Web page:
Elizabeth Holmes has reportedly asked a federal judge to throw out the U.S. government’s case against the former Theranos CEO who was indicted in 2018 for multiple counts of wire fraud and conspiracy to commit wire fraud through Theranos, which claimed to be able to conduct a medical blood test from just a single drop of blood.
Business Insider reports that lawyers for Theranos founder Elizabeth Holmes told a federal judge this week that the U.S. government’s prosecution against Holmes is too vague. Holmes was indicted alongside former Theranos president Ramesh “Sunny” Balwani in June 2018 on nine counts of wire fraud over the blood-testing company Theranos which alleged that it could accurately conduct full blood tests from just a single drop of blood.
The firm was, at one point, valued at $9 billion but collapsed in 2018 after it was questioned about how its technology actually worked. The indictment from the U.S. government alleges that Holmes and Balwani fooled patients, doctors, and investors by exaggerating the capabilities of their technology which they knew did not work as advertised.
On Monday, Holmes’ attorney Amy Saharia argued that the government indictment is “full of ambiguity and fudging language.” Saharia also took issue with claims that Theranos’ technology didn’t work pointing to two specific instances cited by the prosecution involving an HIV test and two pregnancy tests. Saharia stated: “All tests have error rates […] The government should not be permitted to try a case with anecdotes when incorrect blood tests are a fact of life.”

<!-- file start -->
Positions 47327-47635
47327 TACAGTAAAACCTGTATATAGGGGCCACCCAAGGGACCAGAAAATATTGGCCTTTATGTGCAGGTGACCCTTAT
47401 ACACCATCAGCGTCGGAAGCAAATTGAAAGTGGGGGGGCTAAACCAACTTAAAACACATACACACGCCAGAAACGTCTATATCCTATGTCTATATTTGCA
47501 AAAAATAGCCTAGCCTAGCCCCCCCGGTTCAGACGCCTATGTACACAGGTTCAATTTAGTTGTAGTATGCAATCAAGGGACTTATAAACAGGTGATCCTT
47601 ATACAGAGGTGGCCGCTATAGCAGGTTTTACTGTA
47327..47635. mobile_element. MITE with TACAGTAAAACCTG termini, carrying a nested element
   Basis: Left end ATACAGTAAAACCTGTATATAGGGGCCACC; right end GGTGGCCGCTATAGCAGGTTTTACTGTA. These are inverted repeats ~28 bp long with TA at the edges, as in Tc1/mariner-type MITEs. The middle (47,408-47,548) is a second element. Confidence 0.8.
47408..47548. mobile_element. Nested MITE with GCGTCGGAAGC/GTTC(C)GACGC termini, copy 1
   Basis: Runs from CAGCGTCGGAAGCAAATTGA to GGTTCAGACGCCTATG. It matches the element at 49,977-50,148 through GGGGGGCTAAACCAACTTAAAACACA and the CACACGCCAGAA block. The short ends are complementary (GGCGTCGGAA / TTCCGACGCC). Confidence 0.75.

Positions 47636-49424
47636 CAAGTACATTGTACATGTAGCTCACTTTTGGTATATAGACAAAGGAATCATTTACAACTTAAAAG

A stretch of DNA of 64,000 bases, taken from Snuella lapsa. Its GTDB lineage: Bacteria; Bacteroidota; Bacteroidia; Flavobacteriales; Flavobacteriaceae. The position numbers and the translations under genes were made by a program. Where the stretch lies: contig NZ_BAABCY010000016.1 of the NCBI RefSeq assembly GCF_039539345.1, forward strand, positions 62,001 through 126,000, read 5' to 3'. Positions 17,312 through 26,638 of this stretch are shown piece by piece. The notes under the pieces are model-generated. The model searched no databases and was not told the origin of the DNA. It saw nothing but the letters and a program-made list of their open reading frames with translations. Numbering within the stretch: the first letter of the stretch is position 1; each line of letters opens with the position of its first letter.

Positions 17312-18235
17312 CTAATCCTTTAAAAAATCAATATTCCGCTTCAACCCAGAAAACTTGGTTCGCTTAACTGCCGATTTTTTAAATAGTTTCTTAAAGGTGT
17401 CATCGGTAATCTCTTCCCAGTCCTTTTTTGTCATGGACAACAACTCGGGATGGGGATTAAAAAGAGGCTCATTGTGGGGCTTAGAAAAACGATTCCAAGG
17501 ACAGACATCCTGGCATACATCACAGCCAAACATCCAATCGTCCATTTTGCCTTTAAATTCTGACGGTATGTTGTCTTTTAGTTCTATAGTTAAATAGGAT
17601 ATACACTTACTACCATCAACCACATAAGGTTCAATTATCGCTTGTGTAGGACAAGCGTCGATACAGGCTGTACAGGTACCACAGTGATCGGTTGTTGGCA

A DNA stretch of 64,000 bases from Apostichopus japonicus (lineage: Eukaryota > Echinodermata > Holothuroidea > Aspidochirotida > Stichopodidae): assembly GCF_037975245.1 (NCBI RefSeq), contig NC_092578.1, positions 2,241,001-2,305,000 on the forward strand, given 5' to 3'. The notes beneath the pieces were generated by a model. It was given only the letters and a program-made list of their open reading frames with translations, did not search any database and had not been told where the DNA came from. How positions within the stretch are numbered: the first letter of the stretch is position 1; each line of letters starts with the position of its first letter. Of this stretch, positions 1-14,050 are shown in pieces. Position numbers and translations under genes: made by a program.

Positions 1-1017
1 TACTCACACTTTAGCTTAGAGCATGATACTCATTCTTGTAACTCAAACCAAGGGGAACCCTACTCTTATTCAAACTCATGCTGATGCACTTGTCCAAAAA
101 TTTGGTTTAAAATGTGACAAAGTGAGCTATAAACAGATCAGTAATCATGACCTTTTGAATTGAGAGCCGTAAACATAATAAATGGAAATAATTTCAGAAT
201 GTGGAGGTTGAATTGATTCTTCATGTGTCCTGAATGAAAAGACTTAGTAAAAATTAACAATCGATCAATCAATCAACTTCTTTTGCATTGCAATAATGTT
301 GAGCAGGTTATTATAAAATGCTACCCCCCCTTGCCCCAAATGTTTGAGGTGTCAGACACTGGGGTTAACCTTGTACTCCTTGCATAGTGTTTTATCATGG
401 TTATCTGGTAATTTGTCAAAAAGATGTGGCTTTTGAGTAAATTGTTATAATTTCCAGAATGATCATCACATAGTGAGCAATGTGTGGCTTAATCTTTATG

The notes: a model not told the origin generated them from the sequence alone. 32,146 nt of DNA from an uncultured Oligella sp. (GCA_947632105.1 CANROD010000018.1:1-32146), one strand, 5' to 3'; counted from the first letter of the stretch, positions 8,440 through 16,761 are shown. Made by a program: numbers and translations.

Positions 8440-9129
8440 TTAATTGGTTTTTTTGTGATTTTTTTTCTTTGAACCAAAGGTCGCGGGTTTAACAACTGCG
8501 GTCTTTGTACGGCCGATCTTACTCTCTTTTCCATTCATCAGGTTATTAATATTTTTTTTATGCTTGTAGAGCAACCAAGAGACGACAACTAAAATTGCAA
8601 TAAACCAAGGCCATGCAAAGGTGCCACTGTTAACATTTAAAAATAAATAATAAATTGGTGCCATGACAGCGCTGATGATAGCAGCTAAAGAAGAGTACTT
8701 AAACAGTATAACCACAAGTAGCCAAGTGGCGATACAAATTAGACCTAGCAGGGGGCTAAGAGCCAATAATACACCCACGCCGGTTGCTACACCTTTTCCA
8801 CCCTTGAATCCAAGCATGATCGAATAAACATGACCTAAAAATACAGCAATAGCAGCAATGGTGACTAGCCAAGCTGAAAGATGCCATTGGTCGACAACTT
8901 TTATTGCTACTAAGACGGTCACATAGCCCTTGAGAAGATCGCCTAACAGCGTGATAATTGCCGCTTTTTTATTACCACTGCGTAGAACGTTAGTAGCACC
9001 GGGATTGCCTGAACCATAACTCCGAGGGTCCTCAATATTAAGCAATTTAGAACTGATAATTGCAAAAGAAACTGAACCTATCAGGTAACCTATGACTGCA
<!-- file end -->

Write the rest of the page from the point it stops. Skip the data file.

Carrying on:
US government prosecutor John Bostick took issue with Saharia’s claims, stating that the defense has had ample time to clarify the meaning of the indictment, stating: “The defense has been litigating this case for 20 months now. If they truly didn’t understand the nature of the allegations they would have raised this issue earlier.”
Bostick added that Theranos’ claim that it had obtained approval from the Food and Drug Administration (FDA) was simply a ploy to reassure patients of its technology’s accuracy. U.S. District Judge Edward Davila is currently reviewing the defense’s request to dismiss the case and asked both sides about the “implicit misrepresentations” Theranos allegedly made.
The trial of Holmes and Balwani is set to start in August 2020, both could face 20 years in prison if found guilty.